Karpov starts full frontal attack (UPDATE)

| 0 | Chess Event Coverage
Ilyumzhinov vs KarpovIn the increasingly tense FIDE Presidential election, Anatoly Karpov has now chosen to launch a full frontal attack on Kirsan Ilyumzhinov with two exceptionally sharp articles. Update: another critical article was added.

In the two articles on the Karpov2010 campaign site (which now includes an 'Essential Reading' box, making it harder for opponents to claim Karpov isn't addressing the right issues), Ilyumzhinov is attacked in a way he probably hasn't experienced in ten years. The first, titled Can You Believe Kirsan? starts off as follows:

It would be impossible to list all the broken promises Kirsan has made during his 15 years in office. Below are a few of some of the many claims and promises he has made, in interviews and official statements, and the results. This is not for historical review, but to help the chess community to see clearly – and to listen carefully when Kirsan or his supporters talk big now.

The chess world has been regularly humiliated by Kirsan’s statements in the press about, for example, meeting alien beings and admiring Saddam Hussein and his sons. Even worse are the many stories about corruption, poverty, repression, and even murder in the Russian republic of Kalmykia, which he governs (...)
The second article, Kirsan’s Inaction: Broken Promise in Khanty-Mansiysk, zooms in on some of the problems with the upcoming Olympiad in Khanty-Mansiysk:
The hotel complex, named “Olympiyski” (Olympic) and labeled, misleadingly, as a 4-star establishment, was originally scheduled to open this month. That date has been pushed, still somewhat optimistically, to late August. Even if the hotel does finally open its doors, it is far from certain that all of the Olympiad’s participants – 1,600 of them – will be provided food and services, as no contract with the servicing company has been signed to date. (...)

Having promised sufficient funding for the project, Mr. Ilyumzhinov appears to have shifted the fund-raising responsibility to the region’s new Governor. The latter will now have to go directly to Russia’s top leaders with an outstretched hand. In short, it is business as usual at Ilyumzhinov’s FIDE. Other leading bids for this Olympiad were received from Budva, Montenegro, and Buenos Aires, Argentina, where little new infrastructure would be required.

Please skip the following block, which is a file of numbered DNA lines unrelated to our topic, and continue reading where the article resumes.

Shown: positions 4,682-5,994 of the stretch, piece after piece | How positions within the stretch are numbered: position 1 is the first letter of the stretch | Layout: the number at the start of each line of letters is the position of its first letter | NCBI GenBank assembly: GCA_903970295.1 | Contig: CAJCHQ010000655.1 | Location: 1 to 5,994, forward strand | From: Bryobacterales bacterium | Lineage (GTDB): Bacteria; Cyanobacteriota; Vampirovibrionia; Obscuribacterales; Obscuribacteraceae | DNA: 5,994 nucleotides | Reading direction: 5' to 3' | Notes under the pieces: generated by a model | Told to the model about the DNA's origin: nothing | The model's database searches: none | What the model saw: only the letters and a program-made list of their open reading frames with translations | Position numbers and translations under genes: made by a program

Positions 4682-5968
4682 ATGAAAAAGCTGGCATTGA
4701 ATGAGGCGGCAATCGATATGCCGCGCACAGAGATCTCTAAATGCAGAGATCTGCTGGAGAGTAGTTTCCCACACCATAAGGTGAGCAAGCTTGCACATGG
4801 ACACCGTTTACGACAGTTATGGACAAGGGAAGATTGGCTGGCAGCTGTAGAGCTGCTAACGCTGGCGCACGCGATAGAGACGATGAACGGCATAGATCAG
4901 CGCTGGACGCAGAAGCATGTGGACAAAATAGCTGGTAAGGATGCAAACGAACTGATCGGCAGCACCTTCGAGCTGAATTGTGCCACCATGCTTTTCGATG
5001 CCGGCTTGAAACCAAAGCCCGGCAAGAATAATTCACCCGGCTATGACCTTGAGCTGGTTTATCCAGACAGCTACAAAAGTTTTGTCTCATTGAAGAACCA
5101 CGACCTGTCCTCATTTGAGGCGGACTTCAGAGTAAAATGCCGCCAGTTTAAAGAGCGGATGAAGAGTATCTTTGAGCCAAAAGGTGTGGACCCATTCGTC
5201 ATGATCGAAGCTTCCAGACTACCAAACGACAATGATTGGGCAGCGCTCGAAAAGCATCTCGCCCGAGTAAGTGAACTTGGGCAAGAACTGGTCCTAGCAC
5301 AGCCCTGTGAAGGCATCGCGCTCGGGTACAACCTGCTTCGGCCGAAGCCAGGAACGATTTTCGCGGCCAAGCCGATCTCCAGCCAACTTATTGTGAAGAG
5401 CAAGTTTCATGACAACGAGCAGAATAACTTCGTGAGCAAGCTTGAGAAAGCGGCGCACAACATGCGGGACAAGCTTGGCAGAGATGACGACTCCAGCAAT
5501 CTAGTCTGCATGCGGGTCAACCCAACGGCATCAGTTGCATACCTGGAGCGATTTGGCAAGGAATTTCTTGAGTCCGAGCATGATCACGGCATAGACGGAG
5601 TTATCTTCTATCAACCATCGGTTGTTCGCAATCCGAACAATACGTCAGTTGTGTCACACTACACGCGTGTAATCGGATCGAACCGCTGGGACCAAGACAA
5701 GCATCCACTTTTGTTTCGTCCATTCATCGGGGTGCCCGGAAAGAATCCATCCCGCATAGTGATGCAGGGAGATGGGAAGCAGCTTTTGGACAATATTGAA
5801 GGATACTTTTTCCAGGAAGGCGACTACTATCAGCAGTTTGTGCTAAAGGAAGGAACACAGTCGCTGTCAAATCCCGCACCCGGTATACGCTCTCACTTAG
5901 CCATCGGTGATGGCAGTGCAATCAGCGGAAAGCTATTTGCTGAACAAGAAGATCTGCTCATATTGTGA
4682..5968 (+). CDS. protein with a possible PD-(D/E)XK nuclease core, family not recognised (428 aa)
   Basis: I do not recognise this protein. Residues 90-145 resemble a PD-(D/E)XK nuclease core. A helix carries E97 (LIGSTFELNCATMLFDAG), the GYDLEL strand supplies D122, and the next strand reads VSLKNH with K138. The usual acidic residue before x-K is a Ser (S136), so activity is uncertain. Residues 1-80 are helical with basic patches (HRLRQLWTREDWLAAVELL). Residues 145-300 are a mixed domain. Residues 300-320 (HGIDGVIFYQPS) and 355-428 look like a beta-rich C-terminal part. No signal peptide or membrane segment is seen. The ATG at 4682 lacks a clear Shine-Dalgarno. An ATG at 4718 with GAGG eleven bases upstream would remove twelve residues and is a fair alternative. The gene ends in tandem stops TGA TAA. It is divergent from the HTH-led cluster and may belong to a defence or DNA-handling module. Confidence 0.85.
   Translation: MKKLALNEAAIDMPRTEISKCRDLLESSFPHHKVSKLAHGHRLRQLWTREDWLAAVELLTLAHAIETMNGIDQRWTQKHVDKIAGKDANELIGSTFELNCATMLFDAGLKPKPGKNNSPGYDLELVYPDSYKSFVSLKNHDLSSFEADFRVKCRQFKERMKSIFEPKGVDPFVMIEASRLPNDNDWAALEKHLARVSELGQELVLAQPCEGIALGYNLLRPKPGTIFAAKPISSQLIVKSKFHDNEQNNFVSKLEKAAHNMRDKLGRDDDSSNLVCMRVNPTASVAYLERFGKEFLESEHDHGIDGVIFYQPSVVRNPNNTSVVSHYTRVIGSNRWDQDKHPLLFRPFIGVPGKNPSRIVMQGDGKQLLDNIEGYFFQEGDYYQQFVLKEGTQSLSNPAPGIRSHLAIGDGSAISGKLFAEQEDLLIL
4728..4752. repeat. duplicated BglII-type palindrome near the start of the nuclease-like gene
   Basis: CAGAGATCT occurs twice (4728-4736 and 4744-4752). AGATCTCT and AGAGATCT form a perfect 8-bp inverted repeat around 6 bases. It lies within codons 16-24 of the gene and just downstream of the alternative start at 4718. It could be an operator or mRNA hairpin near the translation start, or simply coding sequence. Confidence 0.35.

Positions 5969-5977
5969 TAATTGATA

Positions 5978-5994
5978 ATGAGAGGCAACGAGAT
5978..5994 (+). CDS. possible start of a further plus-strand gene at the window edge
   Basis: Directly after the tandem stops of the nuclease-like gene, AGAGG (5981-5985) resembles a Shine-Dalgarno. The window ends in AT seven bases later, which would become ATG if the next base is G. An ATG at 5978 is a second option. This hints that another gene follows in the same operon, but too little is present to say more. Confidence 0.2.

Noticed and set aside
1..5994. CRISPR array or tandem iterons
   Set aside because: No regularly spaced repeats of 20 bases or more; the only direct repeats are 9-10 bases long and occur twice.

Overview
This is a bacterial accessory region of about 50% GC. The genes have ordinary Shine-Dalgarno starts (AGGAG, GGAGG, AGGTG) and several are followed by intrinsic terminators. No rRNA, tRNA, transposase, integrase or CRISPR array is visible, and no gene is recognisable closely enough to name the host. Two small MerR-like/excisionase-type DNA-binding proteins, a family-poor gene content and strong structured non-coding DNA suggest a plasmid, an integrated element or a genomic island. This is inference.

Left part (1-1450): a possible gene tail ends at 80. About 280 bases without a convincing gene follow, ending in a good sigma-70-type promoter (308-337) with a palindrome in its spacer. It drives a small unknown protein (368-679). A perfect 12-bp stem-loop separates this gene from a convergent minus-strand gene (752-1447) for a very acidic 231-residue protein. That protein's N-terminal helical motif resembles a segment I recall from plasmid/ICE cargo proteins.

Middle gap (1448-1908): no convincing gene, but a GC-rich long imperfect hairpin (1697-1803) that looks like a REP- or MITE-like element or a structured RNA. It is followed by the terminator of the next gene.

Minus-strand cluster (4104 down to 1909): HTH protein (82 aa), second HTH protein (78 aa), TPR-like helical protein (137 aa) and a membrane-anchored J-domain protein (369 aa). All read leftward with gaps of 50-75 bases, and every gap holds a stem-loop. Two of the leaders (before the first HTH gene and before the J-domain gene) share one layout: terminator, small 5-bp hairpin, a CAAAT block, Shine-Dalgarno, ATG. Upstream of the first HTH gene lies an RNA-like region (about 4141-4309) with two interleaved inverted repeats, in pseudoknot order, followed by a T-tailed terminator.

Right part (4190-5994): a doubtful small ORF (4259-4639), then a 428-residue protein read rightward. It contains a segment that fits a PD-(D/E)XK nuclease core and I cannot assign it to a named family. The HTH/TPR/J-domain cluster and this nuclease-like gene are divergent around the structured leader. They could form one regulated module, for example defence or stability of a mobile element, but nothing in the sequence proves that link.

At the ChessVibes headquarters we've often discussed both candidates' tactics, so Karpov's move doesn't come as a total surprise, especially since Ilyumzhinov's past was a card they hadn't really played yet. Now that they have, it'll be interesting to see what Ilyumzhinov's campaign team will do about it.

Will they point out some small inaccuracies in the articles (such as Carlsen's exact reason for leaving the Grand Prix cycle, or details of the story behind Karpov's nomination by the Russian Chess Federation) or will they deny their existence altogether, reckoning the claimed support of 75 countries (including Iraq, Afghanistan and Myanmar) is enough to beat Karpov anyway? Another thing to note is that Ilyumzhinov himself has expressed concern about the Olympiad planning, calling it not a "disaster", but "worrying" and stating:
The Organisers of the Olympiad promised to build three hotels. They've built one. Though even that one still hadn't come into use a month ago.
The problems surrounding the upcoming Olympiad are reminiscent of those which arose before the infamous Olympiad in Elista, 1998. Then, a boycott was proposed by several journalists (most notably, Sarah Hurst) and the Russian political party Yabloko, but nothing came of it because most chess players preferred to ignore the problems. Is a boycott what the Karpov team intends now? That would be rather interesting, since Karpov is also hoping to get elected in Khanty-Mansiysk himself.

Update August 2: the Karpov2010 website has added a third critical article, which is a translation into English of Carlos Ilardo's piece in La Nacion of last Friday. This article basically states that Ilyumzhinov has lied about being a member of the Argentine Chess Federation:

The Court of Arbitration for Sport (CAS), based in Lausanne, Switzerland, has received a lawsuit submitted by chess federations of the USA, Germany, Switzerland, and Ukraine, among others, and with the signature of former world chess champion Anatoly Karpov, against the International Chess Federation (FIDE), which directly involves Argentina. The complaint: that the directors of FADA illegitimately nominated Kirsan Ilyumzhinov of Kalmykia as candidate for reelection as the head of that organization. A federation’s nomination of a candidate is only possible if he was previously a member.

“At the World Championship in 2005 in San Luis [Argentina], Ilyumzhinov was named ‘Honored Figure’. As of that moment, he became a permanent honorary member of Argentine chess,” said FADA president Nicolás Barrera to La Nacion. Nevertheless, sources from that province assure us that no references to such a title were ever made in any official release from the executive, the municipality, nor the legislature. His name was never mentioned on the official FADA website nor given in an official release. “Yes, maybe we overlooked it,” responded Barrera, alluding to a particular person.
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